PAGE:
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Social Security Chief, GOP Differ on Retirees' Wage Lid


WASHINGTON — The Clinton Administration on Monday strongly resisted a Republican plan to allow older Americans to earn as much as $30,000 a year without losing any of their Social Security benefits but supported a small increase in the earnings ceiling.

Social Security Commissioner Shirley Chater, under aggressive questioning from Republicans at a House hearing, said the Administration could support a "modest" hike, such as $1,000, in the current annual wage ceiling of $11,280.

But the Republicans, bidding for the support of senior citizens--among the most loyal voting blocs for Democrats in the past--have pledged as part of their "contract with America" to boost the ceiling in stages to $30,000 by the year 2000. This easing of the penalty would increase benefits for about 1 million of the 30 million recipients of monthly Social Security checks.

Currently, seniors between 65 and 69 may earn as much as $11,280 without losing Social Security benefits. For every $3 earned above that, benefits are cut by $1. The ceiling is indexed annually to the average increase in wages.

Retirees under 65 can earn up to $8,160 without penalty--above that, they lose $1 for every $2 in earnings. There is no earnings penalty for those 70 and older.

"For far too long, we have penalized our working senior citizens unfairly," Rep. J. Dennis Hastert (R-Ill.), a key sponsor of the legislation, told a hearing of the Social Security subcommittee of the House Ways and Means Committee.

The GOP proposal to alter the earnings ceiling puts the Democrats in an uncomfortable political position, appearing to be less generous to senior citizens than the Republicans. The House GOP contract also calls for repealing an Administration tax hike, approved in 1993, which increased the portion of Social Security benefits subject to taxation.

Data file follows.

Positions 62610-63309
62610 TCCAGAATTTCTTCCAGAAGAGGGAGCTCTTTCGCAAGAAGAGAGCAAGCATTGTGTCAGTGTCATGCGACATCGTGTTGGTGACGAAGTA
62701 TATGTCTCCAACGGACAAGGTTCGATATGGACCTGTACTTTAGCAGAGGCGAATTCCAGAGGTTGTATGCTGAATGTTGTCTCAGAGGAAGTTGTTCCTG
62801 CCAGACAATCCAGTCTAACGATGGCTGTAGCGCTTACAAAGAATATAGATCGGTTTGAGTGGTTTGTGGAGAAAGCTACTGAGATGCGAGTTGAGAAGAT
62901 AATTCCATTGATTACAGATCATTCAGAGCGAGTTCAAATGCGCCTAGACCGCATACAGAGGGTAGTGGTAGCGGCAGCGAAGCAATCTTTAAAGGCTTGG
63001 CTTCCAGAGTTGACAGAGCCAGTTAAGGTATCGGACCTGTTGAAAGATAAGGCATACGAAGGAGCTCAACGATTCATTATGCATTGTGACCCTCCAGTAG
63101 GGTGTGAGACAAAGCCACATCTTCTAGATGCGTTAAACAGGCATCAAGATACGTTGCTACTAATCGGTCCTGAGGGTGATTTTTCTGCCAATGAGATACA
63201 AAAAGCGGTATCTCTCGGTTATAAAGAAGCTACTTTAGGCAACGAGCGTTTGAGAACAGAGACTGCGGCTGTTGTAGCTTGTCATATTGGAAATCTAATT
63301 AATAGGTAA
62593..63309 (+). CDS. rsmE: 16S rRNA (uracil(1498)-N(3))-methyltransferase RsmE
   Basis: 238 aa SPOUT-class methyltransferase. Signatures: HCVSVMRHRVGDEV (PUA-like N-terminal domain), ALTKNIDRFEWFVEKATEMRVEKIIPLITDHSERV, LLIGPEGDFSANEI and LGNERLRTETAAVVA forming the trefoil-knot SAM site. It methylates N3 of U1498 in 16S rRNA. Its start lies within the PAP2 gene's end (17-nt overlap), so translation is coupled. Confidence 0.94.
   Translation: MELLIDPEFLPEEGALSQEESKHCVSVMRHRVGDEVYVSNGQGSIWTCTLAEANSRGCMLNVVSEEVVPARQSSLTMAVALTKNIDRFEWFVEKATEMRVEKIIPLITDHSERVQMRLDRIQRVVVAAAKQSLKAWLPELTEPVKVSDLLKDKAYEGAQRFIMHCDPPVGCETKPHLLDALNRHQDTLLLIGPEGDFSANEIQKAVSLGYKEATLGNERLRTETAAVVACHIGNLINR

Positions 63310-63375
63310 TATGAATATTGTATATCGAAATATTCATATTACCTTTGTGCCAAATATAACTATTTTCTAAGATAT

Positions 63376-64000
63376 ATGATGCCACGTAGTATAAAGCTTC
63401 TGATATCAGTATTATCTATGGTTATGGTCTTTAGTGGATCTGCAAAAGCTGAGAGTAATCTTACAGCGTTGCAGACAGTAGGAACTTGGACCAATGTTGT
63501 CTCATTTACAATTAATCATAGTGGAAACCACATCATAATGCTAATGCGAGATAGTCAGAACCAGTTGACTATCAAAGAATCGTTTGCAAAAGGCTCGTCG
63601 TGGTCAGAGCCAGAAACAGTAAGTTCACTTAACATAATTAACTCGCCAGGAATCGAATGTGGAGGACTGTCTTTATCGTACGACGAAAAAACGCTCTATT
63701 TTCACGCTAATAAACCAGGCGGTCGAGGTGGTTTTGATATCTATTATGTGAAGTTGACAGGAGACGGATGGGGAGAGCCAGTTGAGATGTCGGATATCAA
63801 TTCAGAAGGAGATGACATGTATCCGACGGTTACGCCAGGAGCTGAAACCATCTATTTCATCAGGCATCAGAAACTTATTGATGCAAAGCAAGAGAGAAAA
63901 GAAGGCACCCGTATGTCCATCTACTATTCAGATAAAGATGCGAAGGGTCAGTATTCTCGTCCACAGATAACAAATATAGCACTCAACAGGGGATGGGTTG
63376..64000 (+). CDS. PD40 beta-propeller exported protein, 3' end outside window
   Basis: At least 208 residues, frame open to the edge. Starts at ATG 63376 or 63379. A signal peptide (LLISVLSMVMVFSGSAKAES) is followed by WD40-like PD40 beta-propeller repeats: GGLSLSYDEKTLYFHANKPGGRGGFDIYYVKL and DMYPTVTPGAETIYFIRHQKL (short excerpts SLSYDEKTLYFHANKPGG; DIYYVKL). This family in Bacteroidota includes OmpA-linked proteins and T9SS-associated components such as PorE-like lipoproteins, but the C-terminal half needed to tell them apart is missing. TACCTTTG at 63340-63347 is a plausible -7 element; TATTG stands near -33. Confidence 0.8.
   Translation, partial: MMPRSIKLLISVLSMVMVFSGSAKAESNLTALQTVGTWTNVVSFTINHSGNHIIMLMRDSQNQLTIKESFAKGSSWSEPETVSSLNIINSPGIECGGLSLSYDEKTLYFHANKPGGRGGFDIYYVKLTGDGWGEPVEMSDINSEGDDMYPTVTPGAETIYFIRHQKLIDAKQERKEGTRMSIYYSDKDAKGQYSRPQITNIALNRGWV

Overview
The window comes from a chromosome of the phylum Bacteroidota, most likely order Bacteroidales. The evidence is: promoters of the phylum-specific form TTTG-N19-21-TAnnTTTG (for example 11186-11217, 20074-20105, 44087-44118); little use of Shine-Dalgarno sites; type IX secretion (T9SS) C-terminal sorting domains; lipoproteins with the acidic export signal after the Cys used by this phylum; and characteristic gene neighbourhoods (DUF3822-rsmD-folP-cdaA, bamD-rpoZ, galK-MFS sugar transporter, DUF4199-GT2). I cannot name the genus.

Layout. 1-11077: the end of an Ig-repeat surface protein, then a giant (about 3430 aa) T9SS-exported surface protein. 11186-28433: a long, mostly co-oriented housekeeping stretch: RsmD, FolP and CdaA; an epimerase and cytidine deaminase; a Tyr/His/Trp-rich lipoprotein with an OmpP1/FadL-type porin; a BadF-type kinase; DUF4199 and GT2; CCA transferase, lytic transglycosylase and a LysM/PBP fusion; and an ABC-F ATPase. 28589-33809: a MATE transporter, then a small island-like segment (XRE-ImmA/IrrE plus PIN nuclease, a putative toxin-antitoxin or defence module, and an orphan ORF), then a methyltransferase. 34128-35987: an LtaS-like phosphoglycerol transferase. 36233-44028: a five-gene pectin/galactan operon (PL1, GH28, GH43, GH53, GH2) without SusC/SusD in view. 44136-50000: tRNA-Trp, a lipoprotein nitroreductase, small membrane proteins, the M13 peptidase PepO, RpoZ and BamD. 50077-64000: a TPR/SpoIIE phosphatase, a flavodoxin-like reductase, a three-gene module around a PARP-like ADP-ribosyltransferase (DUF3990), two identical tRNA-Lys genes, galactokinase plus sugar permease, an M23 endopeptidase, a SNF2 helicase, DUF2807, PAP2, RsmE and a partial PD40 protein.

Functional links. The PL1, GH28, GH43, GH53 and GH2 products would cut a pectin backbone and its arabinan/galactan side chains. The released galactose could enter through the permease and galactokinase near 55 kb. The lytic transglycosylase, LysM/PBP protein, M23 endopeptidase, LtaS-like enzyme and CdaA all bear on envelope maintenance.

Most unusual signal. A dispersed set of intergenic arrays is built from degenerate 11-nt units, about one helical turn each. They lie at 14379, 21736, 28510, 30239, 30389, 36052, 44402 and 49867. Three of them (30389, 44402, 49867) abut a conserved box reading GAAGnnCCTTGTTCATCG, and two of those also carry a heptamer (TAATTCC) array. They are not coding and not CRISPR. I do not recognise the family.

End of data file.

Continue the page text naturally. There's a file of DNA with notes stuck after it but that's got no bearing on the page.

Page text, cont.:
Chater said the Administration could support an increase in the earnings ceiling, but only if Congress finds a way to compensate for the additional expenditures by the retirement trust fund. She said the Republican plan would cost the Social Security system fund $7 billion by the year 2000, while an increase of $1,000 in the ceiling would cost only $900 million.

For any plan, "we would need to figure out what it would cost, to see what we could afford," Chater said. "Whatever figure we agree on, we need to finance it," she said.

Current budget rules require offsets: if spending increases in any government program, savings must be found elsewhere. The GOP answer at Monday's subcommittee hearing was "dynamic scoring," an assumption that more seniors will be encouraged to work as the penalty is eased and that they will contribute to the economy and produce increased tax revenues, eventually offsetting the loss to the trust fund.

But the Administration is not likely to accept the GOP argument on the Social Security issue because it would mean accepting a similar view on other, more expensive tax cut proposals. The heart of the Administration argument is that Republican promises for family tax credits, a new individual retirement account and other reforms can only be financed with drastic cuts in other programs.

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